• Life imitates “A Fish Called Wanda”:

Archie: You are a vulgarian, aren’t you?
Otto: You’re the vulgarian, you fuck!

Continue reading

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Filed under Animals, Arts & Entertainment, Business & Commercial, Character, Education, Ethics Train Wrecks, Etiquette and manners, Government & Politics, Journalism & Media, Law & Law Enforcement

Comment Of The Day: “Ethics Observations On The Masterpiece Cake Shop Decision”

How refreshing it is, while at least half the pundits and journalists are misrepresenting the Masterpiece Bakery decision to the public, to read an Ethics Alarms comment that both clarifies Justice Kennedy’s majority opinion’s flaws and also highlights an important issue that only the routinely-derided Justice Thomas focused on.

As it happens, I disagree with Thomas that a custom wedding cake for a gay wedding is  necessarily “compelled speech.” What is it saying? If it can’t be reasonably interpreted to express a position that can be fairly attributed to the baker, then it’s the customer’s speech, not the baker’s. I know there are cases where sign-makers and others have been upheld in their refusal to reproduce messages they personally find offensive. We saw a hint of that in the silly “Summa ___ Laude” cake fiasco. My position is that a business that creates a setting for speech by others should have no right to interfere with that message—hateful messages, obscene messages, it shouldn’t matter. It should be no more acceptable for a sign-maker to say “I won’t make that sign” than for a cabbie to say, “I won’t drive to that address,” or a haberdashery to refuse to let you buy a suit that makes you look fat.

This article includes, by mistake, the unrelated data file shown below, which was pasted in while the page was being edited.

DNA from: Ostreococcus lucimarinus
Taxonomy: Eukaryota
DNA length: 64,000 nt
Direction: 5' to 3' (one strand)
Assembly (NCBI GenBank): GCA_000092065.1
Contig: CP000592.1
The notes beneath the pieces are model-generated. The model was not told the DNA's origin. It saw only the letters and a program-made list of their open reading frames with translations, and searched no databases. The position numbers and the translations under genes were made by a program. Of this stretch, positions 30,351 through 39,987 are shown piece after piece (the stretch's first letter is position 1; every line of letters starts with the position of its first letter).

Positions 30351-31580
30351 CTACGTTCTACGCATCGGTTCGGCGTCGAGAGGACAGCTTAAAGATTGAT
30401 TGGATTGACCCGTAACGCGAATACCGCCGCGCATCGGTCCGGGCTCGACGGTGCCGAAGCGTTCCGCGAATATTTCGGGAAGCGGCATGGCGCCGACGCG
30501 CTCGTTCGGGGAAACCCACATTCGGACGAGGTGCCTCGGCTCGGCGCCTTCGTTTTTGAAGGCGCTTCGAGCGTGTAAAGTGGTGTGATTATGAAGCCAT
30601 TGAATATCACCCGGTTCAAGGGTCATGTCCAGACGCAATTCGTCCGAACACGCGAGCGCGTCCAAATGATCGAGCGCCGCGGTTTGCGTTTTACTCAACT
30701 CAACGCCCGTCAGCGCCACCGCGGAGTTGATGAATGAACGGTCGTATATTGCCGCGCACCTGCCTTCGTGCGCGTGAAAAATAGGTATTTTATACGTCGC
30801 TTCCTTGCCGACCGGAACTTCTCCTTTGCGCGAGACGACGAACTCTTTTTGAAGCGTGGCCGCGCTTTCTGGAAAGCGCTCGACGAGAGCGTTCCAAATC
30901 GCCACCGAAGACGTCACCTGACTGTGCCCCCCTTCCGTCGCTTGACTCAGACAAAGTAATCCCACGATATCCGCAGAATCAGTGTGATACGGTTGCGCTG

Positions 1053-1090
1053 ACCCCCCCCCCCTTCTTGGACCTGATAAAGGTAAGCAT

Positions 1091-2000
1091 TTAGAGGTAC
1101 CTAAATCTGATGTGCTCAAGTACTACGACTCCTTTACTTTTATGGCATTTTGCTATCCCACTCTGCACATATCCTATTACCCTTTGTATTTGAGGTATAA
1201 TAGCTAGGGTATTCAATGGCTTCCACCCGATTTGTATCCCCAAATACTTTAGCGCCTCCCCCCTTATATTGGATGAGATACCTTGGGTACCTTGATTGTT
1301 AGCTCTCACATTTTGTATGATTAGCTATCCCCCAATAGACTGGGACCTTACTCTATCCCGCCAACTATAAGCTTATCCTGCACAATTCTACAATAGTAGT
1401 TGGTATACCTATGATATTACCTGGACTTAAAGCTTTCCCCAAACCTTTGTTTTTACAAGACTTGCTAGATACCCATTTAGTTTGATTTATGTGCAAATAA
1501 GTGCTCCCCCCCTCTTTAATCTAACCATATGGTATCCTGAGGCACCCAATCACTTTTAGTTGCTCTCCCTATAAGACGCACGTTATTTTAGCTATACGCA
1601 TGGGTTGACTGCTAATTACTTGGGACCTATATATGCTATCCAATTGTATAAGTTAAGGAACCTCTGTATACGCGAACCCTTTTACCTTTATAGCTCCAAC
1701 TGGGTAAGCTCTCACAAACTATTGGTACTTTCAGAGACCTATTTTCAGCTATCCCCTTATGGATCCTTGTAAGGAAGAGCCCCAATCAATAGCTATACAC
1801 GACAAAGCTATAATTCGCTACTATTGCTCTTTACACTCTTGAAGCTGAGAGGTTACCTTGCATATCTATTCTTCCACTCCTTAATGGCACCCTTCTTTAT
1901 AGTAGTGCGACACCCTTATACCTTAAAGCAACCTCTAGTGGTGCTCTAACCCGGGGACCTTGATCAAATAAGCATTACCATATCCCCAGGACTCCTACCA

Here is Glenn Logan’s excellent Comment of the Day on the post, Ethics Observations On The Masterpiece Cake Shop Decision:

Justice Thomas, in his partial concurrence:

“Ac­cording to the individual respondents, Colorado can com­pel Phillips’ speech to prevent him from “‘denigrat[ing] the dignity’” of same-sex couples, “‘assert[ing] [their] inferiority,’” and subjecting them to “‘humiliation, frustration, and embarrassment.’” Brief for Respondents Craig et al. 39 (quoting J. E. B. v. Alabama ex rel. T. B., 511 U. S. 127, 142 (1994); Heart of Atlanta Motel, Inc. v. United States, 379 U. S. 241, 292 (1964) (Goldberg, J., concurring)). These justifications are completely foreign to our free-speech jurisprudence.

States cannot punish protected speech because some group finds it offensive, hurtful, stigmatic, unreasonable, or undignified. “If there is a bedrock principle underlying the First Amendment, it is that the government may not prohibit the expression of an idea simply because society finds the idea itself offensive or disagreeable. Johnson, supra, at 414. A contrary rule would allow the govern­ment to stamp out virtually any speech at will.”